Mary Beard’s views on the nude in art is not the whole picture

    The academic calls depictions of the naked form ‘soft porn for the elite’. She’s behind the curve

    Mary Beard is in the news. Again. For a 65-year-old Cambridge classicist of whom few of us had heard a decade ago, her success at becoming our go-to controversialist on pretty much any aspect of modern and historical living is a brilliant transformation. Mind you, she works hard at it. Those of us fortunate enough to follow her on Twitter are treated to a scarily industrious round of blogs and updates, book signings and foreign trips. She is, most certainly, the hardest working woman in academic showbiz.

    So I’m a fan. And it pains me to direct a single word of contradiction in her direction. But her most recent intervention is a film for the BBC about the nude in western art, and that is a subject that must always stir serious emotions. When you start opining about the nude, you reach back as far as humanity goes. So it’s a territory in which you need to tread sapiently. Alas, as the camera pans past the diddy little penis of Michelangelo’s David, Beard gets in touch with her inner Barbara Windsor and warns us she’ll be “sizing up” naked men as well.

    Carry on Cambridge, aka Shock of the Nude, is a giggly romp through various ill-fitting fragments of the subject. The Greeks pop up. There’s a life class (in which she poses) and a contemporary artist who strips off in front of curators. We go to a museum in Cork to search for artistic fig leaves. We unveil a Titian.

    But one angle in particular has caught the attention of the trigger-happy watching world, and that is Beard’s insistence that the nudes in our museums need to be recognised as “soft porn for the elite”. Men, she complains merrily, have “got away with it” for too long.

    It’s the line the papers have picked up on as the film’s USP, and that Beard herself, with her usual social media agility, has ensured we are all aware of by noisily tweeting that we must not recognise it as her main line. The old double bluff.

    The real problem here is that the nude ought to have a particularly direct relationship with the truth — nothing to hide, and all that — but, perversely, the opposite is true. With the nude you always see what you want to see.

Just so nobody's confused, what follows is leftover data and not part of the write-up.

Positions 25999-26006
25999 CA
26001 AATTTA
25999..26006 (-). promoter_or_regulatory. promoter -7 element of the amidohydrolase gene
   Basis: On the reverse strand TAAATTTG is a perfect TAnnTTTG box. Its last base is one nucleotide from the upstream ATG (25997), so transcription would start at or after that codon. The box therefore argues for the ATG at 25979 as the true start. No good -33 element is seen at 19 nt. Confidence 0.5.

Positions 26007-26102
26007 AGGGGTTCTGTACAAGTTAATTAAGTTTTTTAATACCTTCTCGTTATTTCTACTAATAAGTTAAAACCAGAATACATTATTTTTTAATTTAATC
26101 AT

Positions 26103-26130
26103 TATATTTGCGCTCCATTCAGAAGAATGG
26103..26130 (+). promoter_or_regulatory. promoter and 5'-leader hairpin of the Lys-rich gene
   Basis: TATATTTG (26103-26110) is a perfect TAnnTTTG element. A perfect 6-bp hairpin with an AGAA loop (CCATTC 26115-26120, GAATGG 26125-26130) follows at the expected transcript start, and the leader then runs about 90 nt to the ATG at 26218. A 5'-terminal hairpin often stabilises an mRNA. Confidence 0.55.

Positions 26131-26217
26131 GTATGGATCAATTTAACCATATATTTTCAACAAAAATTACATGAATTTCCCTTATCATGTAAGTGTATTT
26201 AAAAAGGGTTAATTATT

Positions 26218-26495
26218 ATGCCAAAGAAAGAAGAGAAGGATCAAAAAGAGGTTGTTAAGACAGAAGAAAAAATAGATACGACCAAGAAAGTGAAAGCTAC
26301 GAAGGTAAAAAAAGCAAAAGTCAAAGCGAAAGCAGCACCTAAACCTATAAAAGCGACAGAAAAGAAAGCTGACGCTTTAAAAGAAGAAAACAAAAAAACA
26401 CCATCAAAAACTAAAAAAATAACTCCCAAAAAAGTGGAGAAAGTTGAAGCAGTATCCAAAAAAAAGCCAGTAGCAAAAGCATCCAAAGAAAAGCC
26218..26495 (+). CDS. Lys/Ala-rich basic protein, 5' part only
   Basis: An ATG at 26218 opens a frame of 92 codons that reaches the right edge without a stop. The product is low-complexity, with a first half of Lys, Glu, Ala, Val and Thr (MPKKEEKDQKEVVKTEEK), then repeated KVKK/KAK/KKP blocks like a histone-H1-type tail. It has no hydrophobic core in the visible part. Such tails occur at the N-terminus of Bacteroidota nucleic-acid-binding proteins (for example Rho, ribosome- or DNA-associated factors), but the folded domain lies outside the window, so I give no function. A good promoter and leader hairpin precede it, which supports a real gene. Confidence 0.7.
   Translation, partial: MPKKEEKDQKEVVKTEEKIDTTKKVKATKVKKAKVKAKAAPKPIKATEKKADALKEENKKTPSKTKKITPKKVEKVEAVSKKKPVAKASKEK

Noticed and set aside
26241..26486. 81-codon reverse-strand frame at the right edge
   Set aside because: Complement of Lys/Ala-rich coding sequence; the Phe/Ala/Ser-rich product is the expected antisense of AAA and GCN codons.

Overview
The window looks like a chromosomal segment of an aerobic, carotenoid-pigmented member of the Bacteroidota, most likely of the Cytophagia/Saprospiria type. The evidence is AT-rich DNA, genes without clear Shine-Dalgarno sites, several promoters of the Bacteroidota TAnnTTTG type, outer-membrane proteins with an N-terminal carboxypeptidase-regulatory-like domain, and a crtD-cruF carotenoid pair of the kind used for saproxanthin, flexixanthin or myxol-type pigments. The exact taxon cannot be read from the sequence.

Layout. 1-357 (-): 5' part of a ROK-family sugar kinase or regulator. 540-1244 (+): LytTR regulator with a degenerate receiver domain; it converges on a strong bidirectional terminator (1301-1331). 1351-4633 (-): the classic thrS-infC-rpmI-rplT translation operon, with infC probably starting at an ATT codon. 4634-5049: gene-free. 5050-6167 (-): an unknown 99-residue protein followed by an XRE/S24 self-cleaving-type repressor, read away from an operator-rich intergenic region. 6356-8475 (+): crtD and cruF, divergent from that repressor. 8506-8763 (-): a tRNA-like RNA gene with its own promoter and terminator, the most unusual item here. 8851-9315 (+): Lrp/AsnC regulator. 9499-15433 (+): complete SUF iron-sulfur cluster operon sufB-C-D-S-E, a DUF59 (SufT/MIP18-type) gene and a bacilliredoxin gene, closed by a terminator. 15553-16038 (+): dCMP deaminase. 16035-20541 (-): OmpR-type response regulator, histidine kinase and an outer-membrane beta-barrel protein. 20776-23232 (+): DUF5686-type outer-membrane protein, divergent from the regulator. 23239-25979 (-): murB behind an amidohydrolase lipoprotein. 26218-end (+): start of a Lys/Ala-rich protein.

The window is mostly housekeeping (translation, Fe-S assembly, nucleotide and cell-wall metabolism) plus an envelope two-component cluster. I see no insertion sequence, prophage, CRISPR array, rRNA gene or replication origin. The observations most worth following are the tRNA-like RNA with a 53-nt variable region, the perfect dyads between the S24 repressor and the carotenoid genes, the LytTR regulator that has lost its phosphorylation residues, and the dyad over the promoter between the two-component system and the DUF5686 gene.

When Beard wanders through the national art collections, she sees a preponderance of reclining females and masculine lewdness. Yet a different wanderer with a different agenda, someone who has not been brought up on Ovid’s Metamorphoses, could walk through these same collections and see the female nudes outnumbered — nay swamped — by scores of undressed men suffering a barbarous sadomasochistic torture.

    I am thinking, of course, of all the topless Christs out there, limp on the cross, torsos glistening, their bits lightly covered with wisps of loincloth. If you piled all the global Venuses on one side of the scale and the global Christs on the other, I am confident the crucifixions would outnumber the judgments of Paris.

    As I said: you see what you want to see. Which is why the poor old nude is always the first genre to get a kicking when moralists and zealots reach for their bovver boots. And it doesn’t matter what sex that nude is. In epochs of moral frenzy, the male nude is targeted every bit as frequently as the female nude.

    Consider Michelangelo and events surrounding his great Last Judgment in the Sistine Chapel. According to the Bible, on the day of reckoning, all of us, saints and sinners, will go naked to face our maker. So Michelangelo filled his final sky with hundreds of appropriately petrified nudes. Alas, Vatican iconoclasts took offence at his theological accuracy and accused him of turning the Sistine Chapel into a “stufa” — a brothel. So they got in another artist to add loincloths to the males in the Last Judgment. Thus Daniele da Volterra earned the unfortunate nickname of “the breeches-maker”.

    Of course, not every artist of the undressed refers consciously to the Bible. When Philip II of Spain commissioned a roomful of bedroom nudes, based on Ovid, from Titian, it certainly wasn’t for Catholic reasons.

    But what of it? Sex is such a key driver of universal humanity that not reflecting it in art would surely be the perversity. Of course issues of temptation and attraction are inviolate addenda to every nude. The most famous ancient artwork, the so-called Venus of Willendorf, carved about 30,000 years ago, is a pregnant nude. Nudes are ubiquitous because they address issues of fertility, desire and religious plangency that have always been universal. And that is what makes them especially vulnerable to zealots, bigots, moralisers and those who seek to lecture us.

    When Protestant iconoclasts began attacking art in the 16th century with their hammers and clubs, nudes were their first targets. The same happened a couple of centuries later when the French revolutionaries reached for the mallet.

    And these still dangerous territories deserve something more nuanced than sly boffolas about the size of Michelangelo’s dinky. The last time a female audience took offence at the nudes in the National Gallery, in 1914, the suffragette Mary Richardson took a meat chopper to Velazquez’s Rokeby Venus. It was “the way men visitors gaped at it all day long”, she explained. She later became a disciple of Oswald Mosley.

    So, yes, it’s regrettable that the patriarchy produced most of our art, and that the male gaze determined most of art’s preferred subjects. But, hallelujah, zillions of female artists are now in a better position to bombard us with their alternatives. The right chant here is, surely: Bring it on.

    Mary Beard’s The Shock of the Nude begins tomorrow at 9pm on BBC2